FARMINGTON — More than a dozen people, including five children, were gathered in the living room of Amie Agustin Pasion’s home April 23, yet the room was quiet except for the small voice of 7-year-old Leuel Dalupang.
“Hail Mary, full of grace, the Lord is with thee; blessed art thou among women, and blessed is the fruit of thy womb, Jesus,” Leuel Dalupang prayed confidently from his snug place in the lap of his father, Phim Dalupang.
“Holy Mary, Mother of God, pray for us sinners now and at the hour of our death,” chorused the rest of the people in the room.
The adults had come to Agustin Pasion’s house, some with their children in tow, to pray the family rosary. They gathered in the living room around a wooden statue of Mary, which was on loan from St. Patrick Parish in Victor. The parish has made the statue available to parishioners who would like to borrow it for a week at a time. While the statue is in their homes, families are encouraged to spend time praying together near it. The statue comes with several rosaries and instructions on how to say the rosary, as well as a folder containing more information about the various mysteries of the rosary, and a schedule for which mysteries to pray on each day of the week.
Like Agustin Pasion, Leilanni Dalupang and her family have hosted the statue in their home and prayed the rosary together around it. The experience was quite powerful, Dalupang said, noting that it felt like she was physically opening the door of her home to Mary.
“You treat her so special because she is the mother of God. During her stay, there is a difference in the atmosphere in your house that you can’t explain and at the end of her visit, my family feels sad because she’s leaving,” Dalupang said. “But it definitely is a wonderful experience that you can share with the family, especially the children.”
Dalupang, Agustin Pasion and Francia Aguila are coordinating the parish’s traveling-statue initiative in the hopes of encouraging more families to begin praying the rosary together. The family rosary is an important part of the Catholic tradition in the Philippines, where the three women were born and raised, Dalupang said.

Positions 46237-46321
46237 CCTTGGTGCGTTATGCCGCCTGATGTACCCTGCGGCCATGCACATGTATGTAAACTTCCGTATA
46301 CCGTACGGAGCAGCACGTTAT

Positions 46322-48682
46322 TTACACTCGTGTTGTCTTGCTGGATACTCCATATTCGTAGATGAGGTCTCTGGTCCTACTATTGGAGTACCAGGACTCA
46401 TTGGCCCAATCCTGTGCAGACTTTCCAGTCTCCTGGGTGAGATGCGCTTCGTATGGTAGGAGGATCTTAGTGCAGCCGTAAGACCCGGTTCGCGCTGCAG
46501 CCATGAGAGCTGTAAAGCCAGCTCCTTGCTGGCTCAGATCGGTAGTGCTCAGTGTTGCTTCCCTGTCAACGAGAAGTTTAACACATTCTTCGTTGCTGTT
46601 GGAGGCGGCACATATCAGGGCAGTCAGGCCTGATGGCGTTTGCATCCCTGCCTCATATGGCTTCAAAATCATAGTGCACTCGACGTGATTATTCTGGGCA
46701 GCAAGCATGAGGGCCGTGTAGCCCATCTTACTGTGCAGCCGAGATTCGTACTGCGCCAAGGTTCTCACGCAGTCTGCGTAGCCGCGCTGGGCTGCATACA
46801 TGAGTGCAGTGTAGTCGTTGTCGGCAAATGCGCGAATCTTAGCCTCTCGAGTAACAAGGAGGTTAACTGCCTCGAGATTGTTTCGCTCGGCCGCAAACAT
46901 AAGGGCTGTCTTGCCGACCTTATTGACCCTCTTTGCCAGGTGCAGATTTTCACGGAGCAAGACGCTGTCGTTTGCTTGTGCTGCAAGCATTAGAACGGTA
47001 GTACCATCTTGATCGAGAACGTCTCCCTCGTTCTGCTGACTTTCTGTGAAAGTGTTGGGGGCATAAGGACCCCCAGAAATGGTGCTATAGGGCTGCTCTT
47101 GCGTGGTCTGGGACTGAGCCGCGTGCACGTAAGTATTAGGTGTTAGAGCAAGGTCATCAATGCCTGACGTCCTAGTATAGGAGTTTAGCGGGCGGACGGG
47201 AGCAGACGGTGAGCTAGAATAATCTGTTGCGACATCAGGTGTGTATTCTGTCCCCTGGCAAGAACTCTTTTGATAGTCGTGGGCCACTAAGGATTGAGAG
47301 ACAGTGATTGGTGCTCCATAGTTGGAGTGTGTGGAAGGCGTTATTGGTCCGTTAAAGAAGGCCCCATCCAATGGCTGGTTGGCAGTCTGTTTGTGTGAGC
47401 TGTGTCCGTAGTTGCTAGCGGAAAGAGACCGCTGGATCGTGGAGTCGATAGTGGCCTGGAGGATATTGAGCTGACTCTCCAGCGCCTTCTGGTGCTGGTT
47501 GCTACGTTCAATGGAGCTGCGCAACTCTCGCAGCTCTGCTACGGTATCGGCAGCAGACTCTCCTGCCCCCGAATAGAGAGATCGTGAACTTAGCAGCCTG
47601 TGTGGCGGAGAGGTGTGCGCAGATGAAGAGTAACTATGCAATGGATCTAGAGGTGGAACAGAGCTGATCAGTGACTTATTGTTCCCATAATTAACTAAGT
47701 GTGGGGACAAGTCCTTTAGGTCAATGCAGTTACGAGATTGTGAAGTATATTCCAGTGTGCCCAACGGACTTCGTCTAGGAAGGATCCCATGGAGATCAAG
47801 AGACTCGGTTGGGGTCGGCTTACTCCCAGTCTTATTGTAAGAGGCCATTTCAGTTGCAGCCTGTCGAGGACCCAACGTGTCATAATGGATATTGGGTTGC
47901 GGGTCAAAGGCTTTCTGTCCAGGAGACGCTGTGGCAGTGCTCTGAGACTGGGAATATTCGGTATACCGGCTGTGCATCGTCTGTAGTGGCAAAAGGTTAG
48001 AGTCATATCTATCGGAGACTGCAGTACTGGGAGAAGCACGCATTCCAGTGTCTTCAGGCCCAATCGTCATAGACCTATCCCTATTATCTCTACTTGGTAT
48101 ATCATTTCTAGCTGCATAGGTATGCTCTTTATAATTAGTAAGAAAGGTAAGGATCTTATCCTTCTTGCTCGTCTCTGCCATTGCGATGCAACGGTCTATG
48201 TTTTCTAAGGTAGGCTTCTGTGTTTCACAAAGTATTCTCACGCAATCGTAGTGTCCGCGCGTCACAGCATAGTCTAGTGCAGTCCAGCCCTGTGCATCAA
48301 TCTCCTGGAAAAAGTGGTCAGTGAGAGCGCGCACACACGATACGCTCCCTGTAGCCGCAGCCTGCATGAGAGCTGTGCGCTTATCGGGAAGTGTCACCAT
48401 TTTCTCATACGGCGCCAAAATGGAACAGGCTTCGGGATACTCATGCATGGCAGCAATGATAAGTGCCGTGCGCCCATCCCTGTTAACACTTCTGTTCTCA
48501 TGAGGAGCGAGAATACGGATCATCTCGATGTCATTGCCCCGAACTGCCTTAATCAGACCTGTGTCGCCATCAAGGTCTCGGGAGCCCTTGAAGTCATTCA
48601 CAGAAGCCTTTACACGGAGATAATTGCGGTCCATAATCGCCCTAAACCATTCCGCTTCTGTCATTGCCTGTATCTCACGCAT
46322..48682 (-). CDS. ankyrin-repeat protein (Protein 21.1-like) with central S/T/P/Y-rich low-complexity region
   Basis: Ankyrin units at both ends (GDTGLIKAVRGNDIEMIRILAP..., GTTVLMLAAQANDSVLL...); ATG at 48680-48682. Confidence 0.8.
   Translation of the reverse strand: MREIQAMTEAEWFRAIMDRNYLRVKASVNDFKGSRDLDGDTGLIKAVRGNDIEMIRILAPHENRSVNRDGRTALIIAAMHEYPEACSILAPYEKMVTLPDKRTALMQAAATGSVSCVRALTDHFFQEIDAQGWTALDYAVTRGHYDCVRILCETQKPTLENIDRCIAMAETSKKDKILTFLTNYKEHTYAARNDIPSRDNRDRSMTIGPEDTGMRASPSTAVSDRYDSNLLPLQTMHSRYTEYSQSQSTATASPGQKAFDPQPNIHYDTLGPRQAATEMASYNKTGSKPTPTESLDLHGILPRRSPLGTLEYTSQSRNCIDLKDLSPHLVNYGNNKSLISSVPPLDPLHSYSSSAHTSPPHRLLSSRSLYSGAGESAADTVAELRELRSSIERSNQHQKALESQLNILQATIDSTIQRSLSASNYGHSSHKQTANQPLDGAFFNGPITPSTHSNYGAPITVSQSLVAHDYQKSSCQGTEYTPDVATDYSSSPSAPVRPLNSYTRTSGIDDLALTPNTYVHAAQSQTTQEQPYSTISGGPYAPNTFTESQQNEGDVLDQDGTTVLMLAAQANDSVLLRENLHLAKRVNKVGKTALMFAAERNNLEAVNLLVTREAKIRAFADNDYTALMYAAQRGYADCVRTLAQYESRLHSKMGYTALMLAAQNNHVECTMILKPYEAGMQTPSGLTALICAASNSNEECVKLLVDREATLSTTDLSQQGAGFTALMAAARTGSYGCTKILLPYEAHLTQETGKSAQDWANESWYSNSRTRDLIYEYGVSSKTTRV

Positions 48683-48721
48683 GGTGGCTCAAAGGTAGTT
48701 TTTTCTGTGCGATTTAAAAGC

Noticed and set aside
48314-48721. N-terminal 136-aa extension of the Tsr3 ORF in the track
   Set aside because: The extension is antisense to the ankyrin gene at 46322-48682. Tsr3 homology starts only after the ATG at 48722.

“There is a saying that, ‘A family that prays together, stays together,’” she said.
The devotion gives families an opportunity to enrich their faith, and honoring Mary as both the mother of God and the mother of all Catholics helps the faithful to feel closer to God, Dalupang said.
“It also helps in teaching the kids how to pray,” she added.
Agustin Pasion said she and her friends learned to pray the rosary when they were in second grade, and the devotion has remained a regular part of their lives ever since. They try to pray the rosary together every day, and when they’re unable to get together in person, they often pray together over their phones via FaceTime, Aguila said.
“We pray when we’re in need of something, when we’re in sorrow or we’re mourning something, or when we’re thankful for our blessings,” Agustin Pasion said.
Through the rosary, Catholics can ask Mary to intercede with her son and their behalf, so the rosary helps Agustin Pasion feel like she’s not alone, she said. And when she’s feeling upset or angry, she added, praying the rosary helps her open her mind to potential ways to solve her problems.
The family rosary encourages children to pray and helps to shape their faith, Agustin Pasion added. The family’s commitment to the rosary helped her own children to learn such prayers as the Our Father and Hail Mary when they were still quite young, she said.
“Because they keep hearing it, they memorize it,” she said.
“It becomes a habit,” agreed Nanette Sabio-Persaed, who also participated in the family rosary at Agustin Pasion’s home.
Children who have an active prayer life and a strong faith are better equipped to handle the problems they face as they grow up, Agustin Pasion opined.
“They’ll be more secure, more able to face things. (The rosary) makes you stronger, guides you,” she said.